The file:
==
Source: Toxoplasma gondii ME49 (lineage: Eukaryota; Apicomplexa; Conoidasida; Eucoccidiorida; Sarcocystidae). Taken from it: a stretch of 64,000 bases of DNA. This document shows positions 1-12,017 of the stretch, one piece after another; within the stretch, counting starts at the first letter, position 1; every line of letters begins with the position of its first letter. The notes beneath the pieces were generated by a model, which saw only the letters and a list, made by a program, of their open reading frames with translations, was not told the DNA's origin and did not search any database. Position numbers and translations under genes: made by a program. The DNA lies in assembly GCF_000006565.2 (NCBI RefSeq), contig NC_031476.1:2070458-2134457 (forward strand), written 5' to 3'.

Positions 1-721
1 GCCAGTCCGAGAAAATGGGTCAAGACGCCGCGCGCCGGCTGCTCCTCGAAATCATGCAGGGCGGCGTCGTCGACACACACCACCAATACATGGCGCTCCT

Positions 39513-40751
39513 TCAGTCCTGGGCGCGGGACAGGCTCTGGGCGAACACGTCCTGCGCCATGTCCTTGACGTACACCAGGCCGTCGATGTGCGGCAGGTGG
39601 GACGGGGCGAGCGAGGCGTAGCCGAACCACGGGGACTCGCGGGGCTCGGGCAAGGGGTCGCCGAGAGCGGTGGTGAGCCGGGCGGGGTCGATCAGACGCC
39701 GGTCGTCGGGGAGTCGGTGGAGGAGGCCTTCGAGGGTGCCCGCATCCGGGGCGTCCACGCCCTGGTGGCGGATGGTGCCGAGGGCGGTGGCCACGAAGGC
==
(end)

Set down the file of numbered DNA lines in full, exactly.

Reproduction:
Source: Toxoplasma gondii ME49 (lineage: Eukaryota; Apicomplexa; Conoidasida; Eucoccidiorida; Sarcocystidae). Taken from it: a stretch of 64,000 bases of DNA. This document shows positions 1-12,017 of the stretch, one piece after another; within the stretch, counting starts at the first letter, position 1; every line of letters begins with the position of its first letter. The notes beneath the pieces were generated by a model, which saw only the letters and a list, made by a program, of their open reading frames with translations, was not told the DNA's origin and did not search any database. Position numbers and translations under genes: made by a program. The DNA lies in assembly GCF_000006565.2 (NCBI RefSeq), contig NC_031476.1:2070458-2134457 (forward strand), written 5' to 3'.

Positions 1-721
1 GCCAGTCCGAGAAAATGGGTCAAGACGCCGCGCGCCGGCTGCTCCTCGAAATCATGCAGGGCGGCGTCGTCGACACACACCACCAATACATGGCGCTCCT

Positions 39513-40751
39513 TCAGTCCTGGGCGCGGGACAGGCTCTGGGCGAACACGTCCTGCGCCATGTCCTTGACGTACACCAGGCCGTCGATGTGCGGCAGGTGG
39601 GACGGGGCGAGCGAGGCGTAGCCGAACCACGGGGACTCGCGGGGCTCGGGCAAGGGGTCGCCGAGAGCGGTGGTGAGCCGGGCGGGGTCGATCAGACGCC
39701 GGTCGTCGGGGAGTCGGTGGAGGAGGCCTTCGAGGGTGCCCGCATCCGGGGCGTCCACGCCCTGGTGGCGGATGGTGCCGAGGGCGGTGGCCACGAAGGC